They were also joined by families from northern Italy, in some cases related to the Aleramici dynasty of the Marchesi di Monferrato and Marchesi del Vasto e Saluzzo, who arrived in southern Italy as a result of dynastic marriages into the ruling family of the Norman counts of Apulia and Sicily, or as adventurers.
Just over 100 years after the Catalogus was written, Charles I King of Sicily [Anjou-Capet] compiled a "Book of Fees" which lists properties which had been confiscated from the supporters of his predecessor, King Manfredo, and were restored to their previous owners by the new regime.
I am grateful to Paolo Rossi's work in helping to establish the geographical allocation of these counties The present-day Italian region of Basilicata is located north of Calabria and the south of Puglia [Apulia].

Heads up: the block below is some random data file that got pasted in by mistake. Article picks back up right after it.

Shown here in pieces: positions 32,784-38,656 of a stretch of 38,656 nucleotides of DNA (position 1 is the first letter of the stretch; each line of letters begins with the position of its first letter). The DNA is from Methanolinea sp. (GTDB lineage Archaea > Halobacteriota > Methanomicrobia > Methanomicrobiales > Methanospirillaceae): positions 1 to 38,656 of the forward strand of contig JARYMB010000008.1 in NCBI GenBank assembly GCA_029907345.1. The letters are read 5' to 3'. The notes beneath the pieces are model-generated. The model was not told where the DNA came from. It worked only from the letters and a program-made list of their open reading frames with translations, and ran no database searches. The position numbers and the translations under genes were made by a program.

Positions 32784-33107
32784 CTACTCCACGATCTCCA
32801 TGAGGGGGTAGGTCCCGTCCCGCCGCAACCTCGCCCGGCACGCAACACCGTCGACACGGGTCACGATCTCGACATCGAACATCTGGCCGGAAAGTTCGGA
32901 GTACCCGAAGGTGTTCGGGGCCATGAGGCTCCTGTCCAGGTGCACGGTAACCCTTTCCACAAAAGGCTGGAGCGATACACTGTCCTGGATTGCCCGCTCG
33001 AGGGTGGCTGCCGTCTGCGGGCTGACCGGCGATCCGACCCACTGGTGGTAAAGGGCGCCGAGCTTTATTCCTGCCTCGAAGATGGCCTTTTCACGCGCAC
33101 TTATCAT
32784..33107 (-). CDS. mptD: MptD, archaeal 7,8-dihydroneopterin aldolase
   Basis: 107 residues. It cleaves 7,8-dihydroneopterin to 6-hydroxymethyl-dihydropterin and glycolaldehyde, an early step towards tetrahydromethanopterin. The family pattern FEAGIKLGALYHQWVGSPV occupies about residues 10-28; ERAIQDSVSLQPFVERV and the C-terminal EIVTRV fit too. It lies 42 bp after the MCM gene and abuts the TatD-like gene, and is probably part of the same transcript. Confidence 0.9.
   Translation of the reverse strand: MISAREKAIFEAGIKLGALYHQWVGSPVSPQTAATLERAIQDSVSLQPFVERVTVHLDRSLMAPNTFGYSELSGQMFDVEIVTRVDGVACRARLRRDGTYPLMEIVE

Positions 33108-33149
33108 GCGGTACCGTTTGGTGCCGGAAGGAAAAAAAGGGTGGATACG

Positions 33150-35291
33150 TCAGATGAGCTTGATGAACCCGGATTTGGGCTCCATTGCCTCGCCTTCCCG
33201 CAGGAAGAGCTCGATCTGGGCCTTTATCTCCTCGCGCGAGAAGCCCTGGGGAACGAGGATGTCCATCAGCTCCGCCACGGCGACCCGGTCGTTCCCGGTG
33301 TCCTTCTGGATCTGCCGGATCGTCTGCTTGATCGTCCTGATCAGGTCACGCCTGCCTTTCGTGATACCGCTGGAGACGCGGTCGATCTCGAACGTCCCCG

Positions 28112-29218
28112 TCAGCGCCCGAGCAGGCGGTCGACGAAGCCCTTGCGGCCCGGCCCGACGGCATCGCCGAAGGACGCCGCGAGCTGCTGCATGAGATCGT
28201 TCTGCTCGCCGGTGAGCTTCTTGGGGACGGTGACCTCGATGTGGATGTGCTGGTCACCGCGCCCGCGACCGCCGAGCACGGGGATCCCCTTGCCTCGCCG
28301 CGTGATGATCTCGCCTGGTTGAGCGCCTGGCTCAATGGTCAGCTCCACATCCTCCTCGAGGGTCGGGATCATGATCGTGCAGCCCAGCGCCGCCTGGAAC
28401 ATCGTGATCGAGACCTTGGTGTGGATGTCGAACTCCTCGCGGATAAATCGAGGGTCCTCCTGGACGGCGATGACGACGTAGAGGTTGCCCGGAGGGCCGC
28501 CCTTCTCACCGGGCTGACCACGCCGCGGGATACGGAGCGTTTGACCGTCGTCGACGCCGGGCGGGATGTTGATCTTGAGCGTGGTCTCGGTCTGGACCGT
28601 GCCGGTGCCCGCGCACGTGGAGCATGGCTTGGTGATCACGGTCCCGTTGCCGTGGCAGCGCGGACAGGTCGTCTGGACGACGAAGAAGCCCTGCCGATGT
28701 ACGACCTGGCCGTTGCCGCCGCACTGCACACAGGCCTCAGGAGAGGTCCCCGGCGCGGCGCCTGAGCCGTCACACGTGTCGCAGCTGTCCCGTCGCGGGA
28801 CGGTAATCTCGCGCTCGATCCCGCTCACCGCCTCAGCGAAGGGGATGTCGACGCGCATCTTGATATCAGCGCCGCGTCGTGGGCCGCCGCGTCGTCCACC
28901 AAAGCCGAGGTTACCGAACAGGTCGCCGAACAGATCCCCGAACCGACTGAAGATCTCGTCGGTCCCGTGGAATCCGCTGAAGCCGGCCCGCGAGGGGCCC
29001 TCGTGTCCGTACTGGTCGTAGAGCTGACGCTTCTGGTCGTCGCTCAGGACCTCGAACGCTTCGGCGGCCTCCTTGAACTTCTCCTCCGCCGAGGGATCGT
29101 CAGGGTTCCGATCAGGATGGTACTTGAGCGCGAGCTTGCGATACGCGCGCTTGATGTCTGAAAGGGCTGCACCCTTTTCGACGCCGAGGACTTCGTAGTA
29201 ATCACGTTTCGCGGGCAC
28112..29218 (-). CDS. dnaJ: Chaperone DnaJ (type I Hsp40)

The only medieval counties so far identified with this area are Marsico, Policastro, Sanseverino and Tricarico, as well as the Signoria di Chiaromonte.
The Catalogus records fiefholders in the following named duchies, counties and principalities within the Sicilian kingdom: "ducatus Apuliterr Baricomitatus Gravincomitatus Andricomitatu Cupersaniprincipatu Tarenticomitatus Montis Caveosicomitatus Liciicomitatus Civitatiscomitatu Loritellicomitatus Casertcomitatus Fundanus Domini di Aquinocomitatu Simonis comitis de Sangro".
Other counties which were known before the mid-12th century are also referred to by name, but not as counties, for example Avellino, Marsico and Aversa.